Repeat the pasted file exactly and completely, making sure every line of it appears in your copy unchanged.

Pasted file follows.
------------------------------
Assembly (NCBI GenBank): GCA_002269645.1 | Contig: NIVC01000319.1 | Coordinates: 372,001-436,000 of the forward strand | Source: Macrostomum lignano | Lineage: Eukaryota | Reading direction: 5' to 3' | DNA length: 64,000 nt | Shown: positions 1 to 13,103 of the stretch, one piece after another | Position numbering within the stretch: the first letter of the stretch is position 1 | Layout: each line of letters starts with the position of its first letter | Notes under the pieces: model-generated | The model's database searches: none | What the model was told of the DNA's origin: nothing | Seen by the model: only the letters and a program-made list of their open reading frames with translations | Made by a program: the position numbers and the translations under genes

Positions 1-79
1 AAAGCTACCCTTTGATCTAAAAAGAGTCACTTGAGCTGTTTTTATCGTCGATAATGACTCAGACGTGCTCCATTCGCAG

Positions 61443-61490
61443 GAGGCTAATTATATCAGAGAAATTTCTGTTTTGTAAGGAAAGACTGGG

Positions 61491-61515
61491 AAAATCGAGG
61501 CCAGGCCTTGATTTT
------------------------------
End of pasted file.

Assembly (NCBI GenBank): GCA_002269645.1 | Contig: NIVC01000319.1 | Coordinates: 372,001-436,000 of the forward strand | Source: Macrostomum lignano | Lineage: Eukaryota | Reading direction: 5' to 3' | DNA length: 64,000 nt | Shown: positions 1 to 13,103 of the stretch, one piece after another | Position numbering within the stretch: the first letter of the stretch is position 1 | Layout: each line of letters starts with the position of its first letter | Notes under the pieces: model-generated | The model's database searches: none | What the model was told of the DNA's origin: nothing | Seen by the model: only the letters and a program-made list of their open reading frames with translations | Made by a program: the position numbers and the translations under genes

Positions 1-79
1 AAAGCTACCCTTTGATCTAAAAAGAGTCACTTGAGCTGTTTTTATCGTCGATAATGACTCAGACGTGCTCCATTCGCAG

Positions 61443-61490
61443 GAGGCTAATTATATCAGAGAAATTTCTGTTTTGTAAGGAAAGACTGGG

Positions 61491-61515
61491 AAAATCGAGG
61501 CCAGGCCTTGATTTT